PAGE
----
Tag Archives: red hot chili peppers

AMERICAN GRAFFITI

Artists turn L.A. streets into an urban art gallery any music fan would love.

In 2020, the Sunset Boulevard scene–from Rock Row to Dodger Stadium–has dramatically changed as a result of the pandemic and the nation’s turbulent political climate. And the changes extend beyond just the physical sense of seeing the famous, once-glamorous and vibrant landscape covered in bland blonde plywood and political graffiti.

The biggest impact is the deafening silencing of the world-class live rock and roll music that always seemed to be a ubiquitous part of the Sunset Strip. Regardless of when you visited Sunset’s Rock Row, there was always an exciting rock and roll energy and spontaneous soundtrack permeating the legendary thoroughfare and creating an intrinsic connection with visitors.

Until this year, there was always music in the night air, whether it was the power chords of superstars like Lita Ford or local faves like Budderside emanating from the Whisky A Go Go, or the rockin’ retro sounds of Missing Persons or L.A. rockers Warner Drive (pictured below) shaking the foundation of the Viper Room.

Warner Drive band

However, while the temporary closure of the Whisky, Viper Room and Roxy is tough on everyone, there is some good news.

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ROCK N’ ROLE

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MOVIES’ MOTLEY CREW: THE 10 BEST, WORST & WEIRDEST ROCK STAR CAMEOS IN HOLLYWOOD FILMS

1. VINCE NEIL

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DEJA VU DEBUT: VINCE NEIL IN FORD FAIRLANE

vince-neilMotley Crue singer Vince Neil didn’t need any acting classes before stepping into the role of heavy metal singer Bobby Black, ill-fated frontman of Black Plague, in Andrew Dice Clay‘s big-screen comedy The Adventures of Ford Fairlane. The Dice Man, an avowed rock ‘n’ roll junkie, also invited a few of his other famous rock star friends to appear in the 1990 flick, including Sunset Strip refugees like legendary Brit bassist Phil Soussan and drummer Randy Castillo, who have both played on some of Ozzy’s greatest albums, and Quiet Riot guitarist Carlos Cavazzo. Neil tapped his real-life band to punch up the film’s soundtrack with the Crue classic “Rock ‘N’ Roll Junkie.”


2. GUNS N’ ROSES

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COOLEST SCREEN DEBUT: GUNS N’ ROSES IN THE DEAD POOL

carrey-dead-poolSeemingly possessed by Ozzy, Axl, Mick Jagger and Michael JacksonJim Carrey is brilliantly bad but entertaining to watch as a faux Axl Rose covering “Welcome to the Jungle” in the 1988 Clint Eastwood flick The Dead Pool. Fortunately, it’s the original Guns N’ Roses band that steps in to add some credibility to the flick and steal the spotlight with a brief bit in the cop drama. Axl, Duff McKagan, Slash, Steven Adler and Izzy Stradlin are featured in a funeral scene mourning the murder of Carrey’s Axl character.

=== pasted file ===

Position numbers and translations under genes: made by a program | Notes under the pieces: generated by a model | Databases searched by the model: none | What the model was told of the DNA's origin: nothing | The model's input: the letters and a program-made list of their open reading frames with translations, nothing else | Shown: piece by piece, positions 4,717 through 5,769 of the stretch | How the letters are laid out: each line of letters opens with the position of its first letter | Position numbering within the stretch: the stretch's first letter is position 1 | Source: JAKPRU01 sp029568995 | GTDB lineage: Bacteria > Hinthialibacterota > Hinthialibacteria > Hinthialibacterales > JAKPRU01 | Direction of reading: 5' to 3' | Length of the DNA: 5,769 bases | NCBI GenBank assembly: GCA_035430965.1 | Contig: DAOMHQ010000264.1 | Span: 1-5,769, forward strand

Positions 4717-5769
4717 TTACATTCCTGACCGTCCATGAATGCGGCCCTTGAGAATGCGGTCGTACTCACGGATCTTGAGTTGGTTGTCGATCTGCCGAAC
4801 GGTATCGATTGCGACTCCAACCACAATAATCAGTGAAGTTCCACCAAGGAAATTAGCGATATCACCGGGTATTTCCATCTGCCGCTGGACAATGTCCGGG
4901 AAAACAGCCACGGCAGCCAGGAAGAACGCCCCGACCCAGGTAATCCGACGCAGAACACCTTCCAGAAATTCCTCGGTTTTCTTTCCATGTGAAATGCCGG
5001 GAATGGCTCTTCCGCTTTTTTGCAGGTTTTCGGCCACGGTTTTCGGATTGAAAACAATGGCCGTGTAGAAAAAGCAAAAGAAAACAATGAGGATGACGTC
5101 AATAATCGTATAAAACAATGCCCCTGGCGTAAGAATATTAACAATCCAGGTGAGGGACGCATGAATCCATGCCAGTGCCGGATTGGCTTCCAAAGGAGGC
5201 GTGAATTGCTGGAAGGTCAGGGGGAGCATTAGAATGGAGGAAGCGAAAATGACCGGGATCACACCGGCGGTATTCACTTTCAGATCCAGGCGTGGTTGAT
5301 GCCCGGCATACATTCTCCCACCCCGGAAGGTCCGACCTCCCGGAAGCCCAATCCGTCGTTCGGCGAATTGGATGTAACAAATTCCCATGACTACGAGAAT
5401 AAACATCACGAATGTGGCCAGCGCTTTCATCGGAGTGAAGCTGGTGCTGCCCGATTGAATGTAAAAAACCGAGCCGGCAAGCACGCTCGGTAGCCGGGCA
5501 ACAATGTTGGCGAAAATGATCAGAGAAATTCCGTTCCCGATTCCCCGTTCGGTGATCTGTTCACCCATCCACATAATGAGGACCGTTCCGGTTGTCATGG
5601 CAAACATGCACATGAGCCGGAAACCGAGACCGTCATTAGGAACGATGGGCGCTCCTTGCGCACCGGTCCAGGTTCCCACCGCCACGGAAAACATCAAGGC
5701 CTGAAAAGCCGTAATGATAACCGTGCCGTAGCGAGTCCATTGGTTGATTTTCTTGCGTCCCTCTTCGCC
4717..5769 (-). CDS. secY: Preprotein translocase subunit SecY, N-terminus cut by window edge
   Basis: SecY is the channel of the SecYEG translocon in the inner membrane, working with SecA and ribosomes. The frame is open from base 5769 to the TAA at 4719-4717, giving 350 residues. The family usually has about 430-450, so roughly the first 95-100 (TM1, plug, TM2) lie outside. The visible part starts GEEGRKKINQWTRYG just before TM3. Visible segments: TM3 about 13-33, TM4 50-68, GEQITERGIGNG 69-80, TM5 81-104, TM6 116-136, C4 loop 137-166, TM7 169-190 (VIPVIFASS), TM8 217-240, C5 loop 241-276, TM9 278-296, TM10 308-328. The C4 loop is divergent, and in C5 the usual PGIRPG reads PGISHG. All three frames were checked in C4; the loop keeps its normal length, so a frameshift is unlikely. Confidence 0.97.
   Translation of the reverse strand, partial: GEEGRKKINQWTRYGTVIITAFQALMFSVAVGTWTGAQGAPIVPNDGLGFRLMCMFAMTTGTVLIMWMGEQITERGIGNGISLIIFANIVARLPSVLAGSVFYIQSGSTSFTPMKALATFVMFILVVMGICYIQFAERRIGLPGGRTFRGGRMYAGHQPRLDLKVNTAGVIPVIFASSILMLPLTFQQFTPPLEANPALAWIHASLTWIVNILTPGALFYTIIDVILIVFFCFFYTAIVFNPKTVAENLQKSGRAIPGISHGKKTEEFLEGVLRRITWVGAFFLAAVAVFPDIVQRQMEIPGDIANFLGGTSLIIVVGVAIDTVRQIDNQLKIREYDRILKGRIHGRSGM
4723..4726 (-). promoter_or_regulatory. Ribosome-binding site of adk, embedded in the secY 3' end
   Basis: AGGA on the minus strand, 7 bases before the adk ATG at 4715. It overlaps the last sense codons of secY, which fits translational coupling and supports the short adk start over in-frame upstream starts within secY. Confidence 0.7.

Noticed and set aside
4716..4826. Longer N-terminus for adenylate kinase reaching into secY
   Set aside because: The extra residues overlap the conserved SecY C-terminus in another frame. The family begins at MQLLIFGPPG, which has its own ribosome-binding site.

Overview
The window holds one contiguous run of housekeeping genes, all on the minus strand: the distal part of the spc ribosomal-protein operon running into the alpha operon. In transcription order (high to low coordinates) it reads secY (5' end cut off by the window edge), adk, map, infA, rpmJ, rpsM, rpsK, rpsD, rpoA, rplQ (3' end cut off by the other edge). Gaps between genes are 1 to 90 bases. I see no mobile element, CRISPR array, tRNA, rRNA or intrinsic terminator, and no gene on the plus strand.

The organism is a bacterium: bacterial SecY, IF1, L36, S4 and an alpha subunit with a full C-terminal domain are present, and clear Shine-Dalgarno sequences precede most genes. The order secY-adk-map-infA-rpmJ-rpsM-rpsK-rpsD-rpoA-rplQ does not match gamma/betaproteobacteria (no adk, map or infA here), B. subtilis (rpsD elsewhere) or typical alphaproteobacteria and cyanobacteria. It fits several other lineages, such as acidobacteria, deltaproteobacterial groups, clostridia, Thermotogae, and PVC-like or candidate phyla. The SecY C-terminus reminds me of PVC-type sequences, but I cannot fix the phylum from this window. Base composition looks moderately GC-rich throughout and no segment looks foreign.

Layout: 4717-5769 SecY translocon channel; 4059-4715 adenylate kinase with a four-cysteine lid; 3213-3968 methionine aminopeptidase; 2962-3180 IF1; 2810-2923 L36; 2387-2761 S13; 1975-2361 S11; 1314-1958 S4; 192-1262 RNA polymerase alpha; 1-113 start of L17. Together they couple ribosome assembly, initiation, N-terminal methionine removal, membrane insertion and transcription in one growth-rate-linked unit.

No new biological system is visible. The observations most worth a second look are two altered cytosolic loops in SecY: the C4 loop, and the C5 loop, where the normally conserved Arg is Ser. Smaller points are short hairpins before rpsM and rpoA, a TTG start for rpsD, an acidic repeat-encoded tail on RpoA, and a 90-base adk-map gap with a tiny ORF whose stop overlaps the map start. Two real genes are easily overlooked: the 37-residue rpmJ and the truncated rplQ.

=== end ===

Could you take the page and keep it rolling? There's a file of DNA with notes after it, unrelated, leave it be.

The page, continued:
3. OZZY OSBOURNE & GENE SIMMONS

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BIZARRE BITS: OZZY & GENE SIMMONS IN TRICK OR TREAT

OzzyThe only thing scary about the 1986 horror flick Trick or Treat, about a vengeful rock star zombie, is that the film was ever made. Saving the low-budget, bizarrely directed 1986 movie from being a total waste of film are guest appearances by rock legends Ozzy Osbourne and Gene Simmons.

Ozzy’s appearance in Trick or Treat is not as memorable as his stint in the 1997 blockbuster Private Parts, featuring the P.O.F.D. famously calling Howard Stern a “f**king jerk,” but it is worth a watch. Ozzy is in fine comedic form again in a tongue-in-cheek cameo that sees the sometimes Black Sabbath frontman taming his famous locks and adopting a clean-cut persona to play an evangelist ranting about dirty lyrics in heavy metal music. Talk about art imitating life!


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Gene Simmons has been moonlighting in Hollywood for awhile, including co-starring alongside Tom Selleck in the 1984 feature film Runaway. However, if you ever thought that Simmons could never make a film worse than the 1978 TV movie KISS Meets the Phantom of the Park, think again. The rock bassist and “God of Thunder” singer puts his famous deep vocals to work in another capacity in Trick or Treat , playing a creepy-cool rock radio DJ. Looking like the bastard offspring of Ted Nugent and Merle Haggard, Simmons sports a leather cowboy hat and Wolfman Jack-like growl as a disc jockey enlisted to help battle a troublesome zombie musician. Where’s the KISS Army when you need it?

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Under the Bridge

SILVER LAKE SALUTE

Here’s a view from a Riverside Drive bridge on the edge of Silver Lake, the cool East Hollywood ‘hood that was once the old stomping grounds of iconic L.A. rockers like Henry Rollins, Beck, Red Hot Chili Peppers, Concrete Blonde and Johnette Napolitano and countless other influential artists.

Chili Peppers’ Eastside Salute

If you’re cruising Bonnie Brae in L.A. and the Red Hot Chili Peppers song “Slow Cheetah” suddenly pops into your head, there’s a good reason. In the track from the Hollywood band’s 2006 release Stadium Arcadium, frontman Anthony Kiedis references the notorious street — located near Downtown Los Angeles — where he used to cop heroin, as revealed in his 2004 autobiography Scar Tissue.

“Any other day and I might play a funeral march for Bonnie Brae,” he sings on the ominous track, brilliantly capturing the essence of the shady area.